"Today's decision is a fair, important re-affirmation of the rights of copyright holders to be able to determine how and where their work is used," Gene Hoffman, President and CEO of Emusic, said. "We are pleased that the district court will be issuing a new injunction against Napster that will effectively block the unauthorized distribution of music files. This should establish a clear foundation for the growth of legitimate music download services on the Internet -- where artists, labels and consumers all have a voice in how digital music is enjoyed."

Book author and MusicDish contributor, Moses Avalon noted, "The concept of File-Sharing would give artists an opportunity to take control of their own careers, rather than be dependent on Major labels. Obviously this is not in the interest of the RIAA, who are the only viable opponents of the "Napster" service. Now there will still be other "napsters" but using them may border on committing a federal crime. This may someday include an independent artists promoting their own material. I know there are many song writers and musicians out there who think that now their rights are protected, but the truth is they have all lost a bit more liberty. It's a sad day for the 1st amendment."

"We are pleased with the court's decision to uphold the fundamental elements of the injunction and we hope the message is clear: Artists' rights must be respected online," said Noah Stone, executive director of Artists Against Piracy in a statement issued today. "We hope that Napster will further develop and implement a business model that not only serves music fans but provides fair and appropriate compensation for the creators of that music." Brian Robertson, President of Canadian Recording Industry Association (CRIA) commented, "The Canadian Music Industry has been the hardest hit by this unlimited access to recorded music on the internet. Canadian youth, age 12 to 24, are the world's top downloaders of music. A December survey by Ipsos-Reid of Vancouver confirmed that two thirds of young Canadians had downloaded music or an MP3 file in the survey period. "Retail sales of sound recordings in Canada fell by 6% in 2000; A drop of $84 million. At least half of this figure we attribute to the influences of Napster and related Technologies."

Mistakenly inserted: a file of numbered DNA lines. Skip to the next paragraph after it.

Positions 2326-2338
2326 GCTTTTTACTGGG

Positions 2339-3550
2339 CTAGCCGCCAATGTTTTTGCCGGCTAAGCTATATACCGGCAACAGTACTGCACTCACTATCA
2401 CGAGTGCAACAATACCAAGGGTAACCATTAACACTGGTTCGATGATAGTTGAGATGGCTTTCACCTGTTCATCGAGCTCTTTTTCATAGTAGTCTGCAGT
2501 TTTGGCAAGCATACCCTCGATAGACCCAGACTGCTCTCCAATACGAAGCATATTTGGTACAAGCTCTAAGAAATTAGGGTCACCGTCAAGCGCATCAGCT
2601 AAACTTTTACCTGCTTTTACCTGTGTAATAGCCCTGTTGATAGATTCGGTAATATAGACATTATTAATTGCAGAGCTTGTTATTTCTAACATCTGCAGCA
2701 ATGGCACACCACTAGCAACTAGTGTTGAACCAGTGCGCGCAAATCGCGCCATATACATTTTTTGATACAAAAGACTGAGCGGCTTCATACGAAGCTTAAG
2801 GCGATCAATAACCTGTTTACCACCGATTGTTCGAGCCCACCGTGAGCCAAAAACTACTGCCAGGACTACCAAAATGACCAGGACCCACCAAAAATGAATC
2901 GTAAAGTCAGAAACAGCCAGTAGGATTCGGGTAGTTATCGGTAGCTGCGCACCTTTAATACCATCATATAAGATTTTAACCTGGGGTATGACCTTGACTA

"Finally, let me say to all the users of Napster here and overseas: We know you love music; so do we," said Hilary Rosen. "Our member companies and the artists on whose behalf this case was brought work every day to create the most expressive, passionate, diverse and exciting music in the world. This is their promise to you. If you understand and respect their desire to continue making that music for you, they will assure you that you will still be able to use the most innovative technologies to listen to their work.

"This may be a turbulent transition but the promise for the future of music is great"

A promise by the music industry? One reason for the success of Napster is that the industry, as of yet, has not allowed consumers legal access to their music using new, "innovative" technologies. Will they keep their promise this time? Let's wait and see...


Bertelsmann -
Edel Records -
Emusic -
Moses Avalon - -
Napster -
TVT Records -

Related MusicDish e-Journal Articles:
» Napster Gains Another Ally in TVT Records (2001-01-29)
» My, Have Times Changed! BMG and Napster in a Partnership? (2000-10-31)
» Wanted: A Survival Plan for the Music Industry - Napster and the Consequences - 'This is the end, my only friend, the end' (2001-01-29)
» Imagine All the People (Sharing All the Music) - A&M Records v. Napster (2000-11-08)
» Story of a Revolution: Napster & the Music Industry (2000-09-06)

Related News from Mi2N:
» A&M Records V Napster Decision
» Statement On Napster Court Ruling From Rob Glaser, Chairman And CEO, RealNetworks
» Rosen Statement From Press Conference On 9th Circuit Decision
» Statement By Jay Berman On Today's Napster Decision
» Valenti Statement On Napster Ruling
» Napster Service Continues Rapid Growth, Reports Jupiter Media Metrix